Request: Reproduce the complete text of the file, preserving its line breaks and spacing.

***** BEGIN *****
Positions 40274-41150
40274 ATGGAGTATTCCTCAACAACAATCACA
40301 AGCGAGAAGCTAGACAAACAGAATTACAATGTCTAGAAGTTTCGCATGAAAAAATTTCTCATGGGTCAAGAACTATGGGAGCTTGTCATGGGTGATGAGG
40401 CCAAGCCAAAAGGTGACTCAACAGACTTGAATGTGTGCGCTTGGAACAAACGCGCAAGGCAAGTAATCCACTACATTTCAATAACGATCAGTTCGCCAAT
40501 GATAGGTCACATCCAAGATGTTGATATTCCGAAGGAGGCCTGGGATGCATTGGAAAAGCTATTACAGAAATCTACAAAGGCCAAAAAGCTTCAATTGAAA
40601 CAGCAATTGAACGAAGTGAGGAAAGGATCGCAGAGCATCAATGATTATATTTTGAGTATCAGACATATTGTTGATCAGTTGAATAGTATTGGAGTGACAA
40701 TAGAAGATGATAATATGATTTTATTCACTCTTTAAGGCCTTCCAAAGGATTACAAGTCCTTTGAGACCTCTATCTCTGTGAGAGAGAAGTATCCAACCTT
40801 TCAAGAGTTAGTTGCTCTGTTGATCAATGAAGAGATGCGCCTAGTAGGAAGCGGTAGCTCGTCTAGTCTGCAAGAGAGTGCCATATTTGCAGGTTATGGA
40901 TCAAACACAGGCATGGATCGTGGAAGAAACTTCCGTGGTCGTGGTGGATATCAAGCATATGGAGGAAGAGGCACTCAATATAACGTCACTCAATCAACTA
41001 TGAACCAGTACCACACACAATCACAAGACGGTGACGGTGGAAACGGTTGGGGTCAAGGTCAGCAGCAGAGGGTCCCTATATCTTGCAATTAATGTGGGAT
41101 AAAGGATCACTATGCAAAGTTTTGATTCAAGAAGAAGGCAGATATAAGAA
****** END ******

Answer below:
Positions 40274-41150
40274 ATGGAGTATTCCTCAACAACAATCACA
40301 AGCGAGAAGCTAGACAAACAGAATTACAATGTCTAGAAGTTTCGCATGAAAAAATTTCTCATGGGTCAAGAACTATGGGAGCTTGTCATGGGTGATGAGG
40401 CCAAGCCAAAAGGTGACTCAACAGACTTGAATGTGTGCGCTTGGAACAAACGCGCAAGGCAAGTAATCCACTACATTTCAATAACGATCAGTTCGCCAAT
40501 GATAGGTCACATCCAAGATGTTGATATTCCGAAGGAGGCCTGGGATGCATTGGAAAAGCTATTACAGAAATCTACAAAGGCCAAAAAGCTTCAATTGAAA
40601 CAGCAATTGAACGAAGTGAGGAAAGGATCGCAGAGCATCAATGATTATATTTTGAGTATCAGACATATTGTTGATCAGTTGAATAGTATTGGAGTGACAA
40701 TAGAAGATGATAATATGATTTTATTCACTCTTTAAGGCCTTCCAAAGGATTACAAGTCCTTTGAGACCTCTATCTCTGTGAGAGAGAAGTATCCAACCTT
40801 TCAAGAGTTAGTTGCTCTGTTGATCAATGAAGAGATGCGCCTAGTAGGAAGCGGTAGCTCGTCTAGTCTGCAAGAGAGTGCCATATTTGCAGGTTATGGA
40901 TCAAACACAGGCATGGATCGTGGAAGAAACTTCCGTGGTCGTGGTGGATATCAAGCATATGGAGGAAGAGGCACTCAATATAACGTCACTCAATCAACTA
41001 TGAACCAGTACCACACACAATCACAAGACGGTGACGGTGGAAACGGTTGGGGTCAAGGTCAGCAGCAGAGGGTCCCTATATCTTGCAATTAATGTGGGAT
41101 AAAGGATCACTATGCAAAGTTTTGATTCAAGAAGAAGGCAGATATAAGAA